Rugby is a global sport with players and fans from all over, therefore it only makes sense that there will be a variety of terms in rugby slang spoken during matches. Watching rugby and paying attention to the commentators, who will explain what is happening and why, is one of the best things you can do if you’re new to the sport and learning about it.
However, as was previously mentioned, these commentators say terms in rugby could be English, Australians, South Africans, New Zealanders, or from anyplace else, and they’ll probably be using words you’ve never heard before. We‘ve produced a list of terms in rugby that you may not be as acquainted with to assist clarify some of these rugby lingo.
Some terms in rugby you should know
In a rugby team’s starting 15, there are eight forwards, who are often the bigger and heavier players. The front row of the scrum is made up of a hooker sandwiched between two props, the second row is made up of the two locks, and the third row is made up of flankers and the number eight.
The team’s fastest players are typically the backs or three-quarters, who wear the numbers 9 to 15. The backs’ main responsibility is to figure out how to use the ball won by the forwards in order to score tries, while the forwards set up the base of assaults by obtaining possession.
“On the Trot/On the Bounce”
Sometimes when referring to a team, you’ll hear people say things like, “They’ve lost four straight,” or “That’s three wins in a row.” These are merely other ways to phrase “in a row.” For instance, the Blues have “won six on the trot/bounce” at the present after winning six straight games.
Despite not receiving the ball, a player who runs an attacking line expecting a pass is known as a dummy runner. Because their sole purpose is to deceive the defender into believing they are receiving the pass, they are known as “dummy runners.”
When the ball has been knocked on, moved forward, there has been an unintentional offside, or when the ball is locked in a ruck or a maul, the action is restarted with a scrum. Each team’s forwards will then form three rows and push against one another to regain possession of the ball. The hooker uses his foot to gain control of the ball as the attacking team’s scrum-half feeds it into the scrum. Scrums must form at the site of infractions and cannot be closer than five meters from the touchline or goal line.
When the ball leaves the field of play, a line out results. After determining the “jumper,” or player who will be raised into the air in order to receive the ball, the hooker of the attacking side will proceed to throw the ball straight through the centre of the line out. A line out must consist of a minimum of two players from each team, and all participants must stand between the 5 and 15 meter lines. The number of players in the lineout is decided by the attacking side.
“Hoof It Downfield”
To “Hoof it downfield” or to “Give it a hoof,” as used by a coach, a commentator, or a teammate, is slang for punting the ball. A punt that covers a lot of ground is typically considered to be a good hoof.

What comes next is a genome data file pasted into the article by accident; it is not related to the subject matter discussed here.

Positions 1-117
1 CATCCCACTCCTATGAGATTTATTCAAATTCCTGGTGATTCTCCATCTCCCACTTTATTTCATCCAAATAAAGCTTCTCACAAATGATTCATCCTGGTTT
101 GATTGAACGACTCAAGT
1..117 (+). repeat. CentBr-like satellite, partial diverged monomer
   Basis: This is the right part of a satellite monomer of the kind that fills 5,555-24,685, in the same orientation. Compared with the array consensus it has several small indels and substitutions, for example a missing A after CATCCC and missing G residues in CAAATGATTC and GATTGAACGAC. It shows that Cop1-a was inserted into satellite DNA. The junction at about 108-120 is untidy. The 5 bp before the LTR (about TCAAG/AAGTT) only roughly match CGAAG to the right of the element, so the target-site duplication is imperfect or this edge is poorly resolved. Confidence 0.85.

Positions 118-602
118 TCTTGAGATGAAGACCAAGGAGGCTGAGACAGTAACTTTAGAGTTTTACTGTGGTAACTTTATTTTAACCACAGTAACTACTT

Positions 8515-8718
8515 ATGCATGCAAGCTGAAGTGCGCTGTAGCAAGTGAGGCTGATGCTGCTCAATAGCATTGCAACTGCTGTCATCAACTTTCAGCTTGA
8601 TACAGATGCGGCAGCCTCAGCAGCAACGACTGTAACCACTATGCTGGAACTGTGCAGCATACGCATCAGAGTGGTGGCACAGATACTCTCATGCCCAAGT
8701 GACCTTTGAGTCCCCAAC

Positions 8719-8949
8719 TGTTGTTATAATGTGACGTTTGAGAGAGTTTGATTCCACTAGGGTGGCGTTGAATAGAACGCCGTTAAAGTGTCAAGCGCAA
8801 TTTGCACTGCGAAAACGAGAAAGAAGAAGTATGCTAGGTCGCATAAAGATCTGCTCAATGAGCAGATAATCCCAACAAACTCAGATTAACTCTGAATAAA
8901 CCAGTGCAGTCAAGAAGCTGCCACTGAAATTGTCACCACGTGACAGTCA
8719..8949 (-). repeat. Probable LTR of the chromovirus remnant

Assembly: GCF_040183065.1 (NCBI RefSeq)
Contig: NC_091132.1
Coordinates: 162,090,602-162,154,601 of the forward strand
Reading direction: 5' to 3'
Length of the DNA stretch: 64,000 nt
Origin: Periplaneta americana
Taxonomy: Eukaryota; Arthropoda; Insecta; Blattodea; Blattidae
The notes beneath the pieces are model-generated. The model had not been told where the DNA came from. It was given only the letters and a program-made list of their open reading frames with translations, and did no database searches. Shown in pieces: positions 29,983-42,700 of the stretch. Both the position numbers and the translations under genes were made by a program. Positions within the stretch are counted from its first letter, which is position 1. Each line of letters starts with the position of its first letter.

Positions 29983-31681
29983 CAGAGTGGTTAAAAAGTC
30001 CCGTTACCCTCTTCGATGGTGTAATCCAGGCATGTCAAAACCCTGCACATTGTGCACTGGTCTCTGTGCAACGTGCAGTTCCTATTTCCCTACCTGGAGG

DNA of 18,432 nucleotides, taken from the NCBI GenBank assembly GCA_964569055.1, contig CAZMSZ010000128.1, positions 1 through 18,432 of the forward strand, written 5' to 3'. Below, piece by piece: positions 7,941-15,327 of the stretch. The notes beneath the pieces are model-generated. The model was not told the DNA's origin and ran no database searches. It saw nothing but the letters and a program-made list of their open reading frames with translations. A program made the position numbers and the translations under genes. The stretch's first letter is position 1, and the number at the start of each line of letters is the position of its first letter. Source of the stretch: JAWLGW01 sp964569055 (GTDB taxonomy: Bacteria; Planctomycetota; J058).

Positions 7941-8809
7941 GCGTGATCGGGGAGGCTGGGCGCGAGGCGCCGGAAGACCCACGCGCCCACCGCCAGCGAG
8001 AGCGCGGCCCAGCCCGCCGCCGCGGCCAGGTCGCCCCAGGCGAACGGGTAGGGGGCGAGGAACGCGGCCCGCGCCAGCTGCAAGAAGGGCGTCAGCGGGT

The “Garry Owen”
The Garry Owen is a play in which a player kicks the ball high into the air, sprints beneath it, and competes for it in the air. It is named after the Garryowen Rugby Football Club in Limerick, Ireland. The Garryowen RFC, who also utilised the “up and under” move to great effect in the 1920s, is still remembered as the originator of the move.
The player who has the jersey number 10 goes by many different names. While most other nations refer to this player as the “fly-half,” New Zealanders and Australians frequently refer to him as the “first five-eighth.” The name “first-receiver” alone is another informal designation for this player. It’s interesting to note that in New Zealand, the #12 player is referred to as the “second five-eighth,” but in the rest of the globe, he is called the inside center.
Similar in concept to the maul, the ball in the ruck is on the ground rather than being held aloft by players.
The advantage rule is the window of opportunity following an infraction when the referee permits play to continue and gives the non-offending side a chance to achieve a tactical or territorial advantage. If the referee determines that this has been accomplished, he will signal “advantage over,” and play will continue. If no advantage materializes, the referee stops the game and calls the initial foul.
Any time a player is tackled and a member of the other side reaches down to take the ball from the player being tackled, it is known as a pilfer, poach, or jackal. We tend to refer to this as a “poach” in the United States, a “pilfer” in the United Kingdom, and a “jackal” in the Southern Hemisphere.
When a player receives a cut and is heavily bleeding, it is known as a blood bin or replacement. A replacement is now permitted while the wounded player receives care for his cut and is permitted to return to the field if he or she does so within 15 minutes. The temporary replacement becomes the regular player after this period of time has passed, and the injured player is not permitted to return.
When at least three players from each team are standing up in close proximity to the player holding the ball and challenging or driving him or her, a maul is formed. When perfected, the rolling maul, which is all about strength and force, is a powerful offensive tool that may be used to score tries or win penalties.
Rugby’s many positions, infringements, and formations may seem bewildering to individuals who have never played the sport before. We explained some of the most frequent terminology and terms in rugby used in rugby union in the article above.